Garden composter and video producer Bruce Mol got his film start in his teens using his Dad's super8 camera. He's taught art in Coquitlam BC and media design & development courses in Vancouver BC. Bruce's longer videos concentrate of knowledge preservation, historical events and training. He has uploaded over 70 short videos to YouTube and hosts longer ones on his website; see www.bmidd.com
Listen to the bokashi interview on CBC radio 1 http://www.cbc.ca/daybreaksouth/interviews.html

Bruce believes in the power of video, works with youth to explore the medium and volunteers for a number of organizations in Vernon BC. His most popular nature video is about the Yellow Bellied Marmot.

image by John Willis...see below

When Karen Truesdale volunteered to help get the permits for the IPE bokashi pilot project it was because she has helped farmers create business plans and secure permits for their land. Little did she know that she would be head down in large drums of food waste and, before too long, weighing, shredding and shovelling and shovelling and more shovelling! In charge of overseeing the pilot protocol, Karen worked many long days, has handled a lifetime worth of garbage and has come to appreciate the finer qualities of gum boots.
Dr. Lawrence (Larry) R. Green, MD PhD, founder of Bokashi Cycle in the USA.  Larry prepared an excellent protocol document which was instrumental in illustrating to all levels of government how serious, and how great, an opportunity had presented itself with the Armstrong IPE bokashi pilot project. You can learn more about Larry and the products he sells at his website. Make sure you go to Larry's ABOUT page and scroll to the bottom - he really is 'keenly' interested.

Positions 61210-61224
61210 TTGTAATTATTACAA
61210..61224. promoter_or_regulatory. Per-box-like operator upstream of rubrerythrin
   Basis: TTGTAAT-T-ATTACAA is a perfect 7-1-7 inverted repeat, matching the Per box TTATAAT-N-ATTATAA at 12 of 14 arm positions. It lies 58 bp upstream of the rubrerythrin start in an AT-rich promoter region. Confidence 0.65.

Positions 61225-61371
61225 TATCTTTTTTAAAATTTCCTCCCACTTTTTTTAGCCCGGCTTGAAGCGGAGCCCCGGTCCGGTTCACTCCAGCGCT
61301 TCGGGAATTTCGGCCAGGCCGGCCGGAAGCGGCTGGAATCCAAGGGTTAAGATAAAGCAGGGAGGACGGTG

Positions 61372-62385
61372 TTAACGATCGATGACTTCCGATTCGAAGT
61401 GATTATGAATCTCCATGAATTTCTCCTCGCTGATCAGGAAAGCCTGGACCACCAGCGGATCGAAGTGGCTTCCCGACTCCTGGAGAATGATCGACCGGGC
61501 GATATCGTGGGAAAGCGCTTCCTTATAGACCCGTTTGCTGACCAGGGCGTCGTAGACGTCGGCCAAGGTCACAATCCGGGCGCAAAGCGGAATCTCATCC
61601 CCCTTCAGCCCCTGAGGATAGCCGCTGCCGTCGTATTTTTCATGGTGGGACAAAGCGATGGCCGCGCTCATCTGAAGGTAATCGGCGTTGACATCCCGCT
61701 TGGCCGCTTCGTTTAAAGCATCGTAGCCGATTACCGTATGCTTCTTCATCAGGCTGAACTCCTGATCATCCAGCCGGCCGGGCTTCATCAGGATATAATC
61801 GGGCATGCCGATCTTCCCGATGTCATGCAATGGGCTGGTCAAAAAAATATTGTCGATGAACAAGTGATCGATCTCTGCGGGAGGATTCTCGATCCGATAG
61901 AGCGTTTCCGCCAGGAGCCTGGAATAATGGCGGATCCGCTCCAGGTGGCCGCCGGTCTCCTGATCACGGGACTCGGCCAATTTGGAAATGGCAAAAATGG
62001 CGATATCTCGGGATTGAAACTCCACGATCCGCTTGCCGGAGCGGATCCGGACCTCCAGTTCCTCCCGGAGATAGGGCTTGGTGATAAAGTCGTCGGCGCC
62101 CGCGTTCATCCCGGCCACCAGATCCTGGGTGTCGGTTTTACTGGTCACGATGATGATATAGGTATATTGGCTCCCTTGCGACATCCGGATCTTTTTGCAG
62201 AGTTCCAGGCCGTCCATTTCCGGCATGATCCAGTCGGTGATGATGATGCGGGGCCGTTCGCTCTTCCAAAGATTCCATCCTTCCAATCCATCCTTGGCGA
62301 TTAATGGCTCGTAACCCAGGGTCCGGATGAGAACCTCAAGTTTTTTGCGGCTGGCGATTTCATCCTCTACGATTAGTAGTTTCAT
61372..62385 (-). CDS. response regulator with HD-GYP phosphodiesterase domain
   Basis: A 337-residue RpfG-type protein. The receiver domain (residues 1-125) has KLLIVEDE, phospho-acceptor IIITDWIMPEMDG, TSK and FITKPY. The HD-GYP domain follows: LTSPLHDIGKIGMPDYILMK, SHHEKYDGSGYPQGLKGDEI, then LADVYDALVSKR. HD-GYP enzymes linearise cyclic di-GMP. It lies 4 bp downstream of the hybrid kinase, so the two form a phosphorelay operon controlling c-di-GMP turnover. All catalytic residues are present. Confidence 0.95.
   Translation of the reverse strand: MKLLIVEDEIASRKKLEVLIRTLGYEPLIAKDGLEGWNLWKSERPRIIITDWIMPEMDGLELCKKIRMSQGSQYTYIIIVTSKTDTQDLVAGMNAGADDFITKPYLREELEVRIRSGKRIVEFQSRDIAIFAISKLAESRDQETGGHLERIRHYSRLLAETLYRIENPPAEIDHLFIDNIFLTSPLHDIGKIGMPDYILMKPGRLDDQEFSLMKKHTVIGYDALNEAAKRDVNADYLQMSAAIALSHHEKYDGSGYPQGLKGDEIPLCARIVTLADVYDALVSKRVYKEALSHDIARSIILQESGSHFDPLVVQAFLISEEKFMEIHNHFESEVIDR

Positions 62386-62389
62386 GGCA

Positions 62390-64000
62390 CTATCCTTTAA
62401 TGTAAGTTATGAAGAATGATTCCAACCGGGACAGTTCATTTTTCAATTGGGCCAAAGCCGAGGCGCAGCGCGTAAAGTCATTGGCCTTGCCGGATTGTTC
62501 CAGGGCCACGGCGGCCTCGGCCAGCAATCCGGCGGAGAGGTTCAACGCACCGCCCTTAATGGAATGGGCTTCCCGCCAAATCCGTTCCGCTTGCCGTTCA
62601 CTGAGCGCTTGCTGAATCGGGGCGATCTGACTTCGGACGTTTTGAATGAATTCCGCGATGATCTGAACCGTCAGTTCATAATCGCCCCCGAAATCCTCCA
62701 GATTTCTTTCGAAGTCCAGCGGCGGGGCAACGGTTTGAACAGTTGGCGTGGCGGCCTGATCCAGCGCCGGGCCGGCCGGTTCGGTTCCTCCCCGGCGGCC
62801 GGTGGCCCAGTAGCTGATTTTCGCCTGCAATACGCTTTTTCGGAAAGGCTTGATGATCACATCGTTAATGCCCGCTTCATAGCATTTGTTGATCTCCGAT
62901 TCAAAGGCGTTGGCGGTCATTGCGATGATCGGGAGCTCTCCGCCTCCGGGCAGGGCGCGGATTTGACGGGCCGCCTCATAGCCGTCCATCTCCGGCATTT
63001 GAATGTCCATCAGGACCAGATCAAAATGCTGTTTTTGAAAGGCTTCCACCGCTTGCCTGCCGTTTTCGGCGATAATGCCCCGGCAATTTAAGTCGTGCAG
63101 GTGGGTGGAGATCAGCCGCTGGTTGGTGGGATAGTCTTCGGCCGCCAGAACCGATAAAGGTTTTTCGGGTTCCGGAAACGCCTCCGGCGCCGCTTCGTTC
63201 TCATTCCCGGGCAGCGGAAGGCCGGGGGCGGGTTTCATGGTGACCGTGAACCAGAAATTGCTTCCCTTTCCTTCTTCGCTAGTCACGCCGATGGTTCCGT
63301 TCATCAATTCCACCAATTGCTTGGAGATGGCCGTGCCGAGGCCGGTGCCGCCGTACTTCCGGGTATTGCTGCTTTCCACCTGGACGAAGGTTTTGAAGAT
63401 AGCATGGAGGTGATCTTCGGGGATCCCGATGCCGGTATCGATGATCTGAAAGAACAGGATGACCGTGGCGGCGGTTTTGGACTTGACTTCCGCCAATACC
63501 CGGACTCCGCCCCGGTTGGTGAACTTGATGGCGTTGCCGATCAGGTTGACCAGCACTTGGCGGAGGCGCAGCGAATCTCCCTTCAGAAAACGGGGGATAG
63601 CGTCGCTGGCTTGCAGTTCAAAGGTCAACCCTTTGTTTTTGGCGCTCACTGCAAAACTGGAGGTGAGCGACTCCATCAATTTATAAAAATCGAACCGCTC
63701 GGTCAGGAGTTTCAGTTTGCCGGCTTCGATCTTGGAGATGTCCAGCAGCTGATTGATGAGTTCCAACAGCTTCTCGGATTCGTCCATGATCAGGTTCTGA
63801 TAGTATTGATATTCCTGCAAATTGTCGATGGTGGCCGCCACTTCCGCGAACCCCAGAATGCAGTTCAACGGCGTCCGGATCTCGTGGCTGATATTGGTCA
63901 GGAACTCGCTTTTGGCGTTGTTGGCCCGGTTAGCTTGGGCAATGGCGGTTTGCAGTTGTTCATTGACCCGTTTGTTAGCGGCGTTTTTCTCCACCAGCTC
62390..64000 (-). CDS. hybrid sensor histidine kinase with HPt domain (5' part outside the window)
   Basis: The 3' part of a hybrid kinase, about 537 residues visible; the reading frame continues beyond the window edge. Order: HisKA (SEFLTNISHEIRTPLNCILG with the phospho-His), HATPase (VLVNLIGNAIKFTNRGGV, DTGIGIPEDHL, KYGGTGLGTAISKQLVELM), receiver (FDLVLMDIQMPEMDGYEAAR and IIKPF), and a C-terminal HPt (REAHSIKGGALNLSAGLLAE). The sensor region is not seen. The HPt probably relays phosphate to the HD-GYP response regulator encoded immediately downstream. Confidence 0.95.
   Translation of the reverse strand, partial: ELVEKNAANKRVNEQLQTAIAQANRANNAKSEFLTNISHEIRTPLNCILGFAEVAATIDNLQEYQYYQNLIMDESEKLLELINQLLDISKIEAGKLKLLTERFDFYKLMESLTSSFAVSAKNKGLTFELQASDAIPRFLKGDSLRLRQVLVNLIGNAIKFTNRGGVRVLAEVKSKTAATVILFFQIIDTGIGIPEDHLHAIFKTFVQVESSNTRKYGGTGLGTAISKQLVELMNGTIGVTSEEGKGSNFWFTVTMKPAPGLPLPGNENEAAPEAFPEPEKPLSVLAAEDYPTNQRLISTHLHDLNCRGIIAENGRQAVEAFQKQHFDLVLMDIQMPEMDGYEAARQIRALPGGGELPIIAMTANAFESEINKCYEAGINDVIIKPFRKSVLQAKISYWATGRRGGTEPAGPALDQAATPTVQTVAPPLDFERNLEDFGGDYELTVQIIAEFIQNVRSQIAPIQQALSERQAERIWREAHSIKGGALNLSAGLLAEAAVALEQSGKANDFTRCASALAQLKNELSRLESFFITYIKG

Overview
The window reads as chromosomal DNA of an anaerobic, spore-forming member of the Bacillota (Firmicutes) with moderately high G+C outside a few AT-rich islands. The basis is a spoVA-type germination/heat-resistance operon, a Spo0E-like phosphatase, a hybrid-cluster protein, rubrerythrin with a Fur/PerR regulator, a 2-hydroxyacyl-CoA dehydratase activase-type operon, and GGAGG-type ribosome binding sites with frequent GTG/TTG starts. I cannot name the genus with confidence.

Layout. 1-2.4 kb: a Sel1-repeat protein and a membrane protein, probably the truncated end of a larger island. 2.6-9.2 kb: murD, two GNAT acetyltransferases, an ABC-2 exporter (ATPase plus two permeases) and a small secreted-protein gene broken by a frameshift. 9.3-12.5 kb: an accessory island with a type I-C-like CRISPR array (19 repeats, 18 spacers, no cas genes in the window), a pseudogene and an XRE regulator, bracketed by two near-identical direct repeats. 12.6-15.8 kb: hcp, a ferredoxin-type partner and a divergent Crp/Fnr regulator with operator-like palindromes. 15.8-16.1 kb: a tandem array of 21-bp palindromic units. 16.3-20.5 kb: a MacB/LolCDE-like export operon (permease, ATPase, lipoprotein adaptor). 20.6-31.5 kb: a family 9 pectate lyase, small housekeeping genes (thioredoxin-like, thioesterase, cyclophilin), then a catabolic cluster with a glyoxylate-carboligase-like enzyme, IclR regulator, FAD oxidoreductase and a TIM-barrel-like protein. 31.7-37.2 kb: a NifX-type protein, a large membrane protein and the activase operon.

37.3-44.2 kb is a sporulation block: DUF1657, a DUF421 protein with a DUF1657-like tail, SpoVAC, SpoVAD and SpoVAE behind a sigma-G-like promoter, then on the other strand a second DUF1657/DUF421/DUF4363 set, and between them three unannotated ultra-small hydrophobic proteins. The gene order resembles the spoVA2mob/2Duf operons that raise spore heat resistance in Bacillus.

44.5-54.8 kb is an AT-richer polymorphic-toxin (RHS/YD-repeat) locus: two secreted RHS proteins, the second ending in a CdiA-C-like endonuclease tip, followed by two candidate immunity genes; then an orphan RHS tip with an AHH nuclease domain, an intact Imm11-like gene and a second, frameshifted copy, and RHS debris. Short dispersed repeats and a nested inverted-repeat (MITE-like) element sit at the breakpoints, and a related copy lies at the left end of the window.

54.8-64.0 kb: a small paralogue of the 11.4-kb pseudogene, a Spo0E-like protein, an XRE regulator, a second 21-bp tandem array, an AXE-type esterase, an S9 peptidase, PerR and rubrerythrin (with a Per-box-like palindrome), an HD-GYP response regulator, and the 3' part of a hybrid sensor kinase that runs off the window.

The Canadian connection. Al Pasternak, "Mr. Bokashiman" has been turning Vancouverites on to the bokashi system for some time. As of this writing he is upgrading his website, so if you don't see information here  then go here.  Al has a great blog where you can learn a lot about bokashi.

 

 

 

Dale Danallanko is the Recycling and Disposal Facilities Coordinator at RDNO. You can learn more about Dale and the waste management team at the RDNO website. See of short video of Dale describing the Armstrong landfill, the challenges of managing it and what people can do to reduce waste.

 

 

Dave Weatherill has a history of thinking of new ways to do things. Perhaps that's why BRITELAND agricultural supply is so successful and why his company was chosen as 2010 Business of the Year. The consummate Rotarian, Dave lives by the principles he espouses and sees both the big picture and the details about how to reconcile ourselves with the environment. You can see a video of Dave talking about Briteland here.

 

 

Doug Weir retired from logging a few years back and decided to keep busy 24 hours a day by farming. He and his wife Judy produce some of the best organic produce in the North Okanagan. Locals wait, sometimes not too patiently, in anticipation of the Weir corn coming to market. The Weir farm is also known for their tasty white onions too.

 

 

The Armstrong IPE was the location of the bokashi pilot project. The organizing committees bring together the producers, the marketers, the suppliers and the distributors of food while celebrating commitments to sustainable practices. The IPE was in it's 111th year of operation at the time of this video.

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SENS provided funding for 20 hours of  SONY HDV miniDV, video tapes. SENS’ purpose is to advocate solutions to environmental problems and provide a healthy, sustainable future for our community. Its capacity to strengthen the community's environmental sustainability has been proven through a variety of initiatives.  sensociety.org 

Always the consummate professional, when John Willis was asked to capture images of people eating and making garbage at the IPE and then photograph the contents of the garbage, he considered aloud which lens and flashes to bring rather than object to potential smelly situations.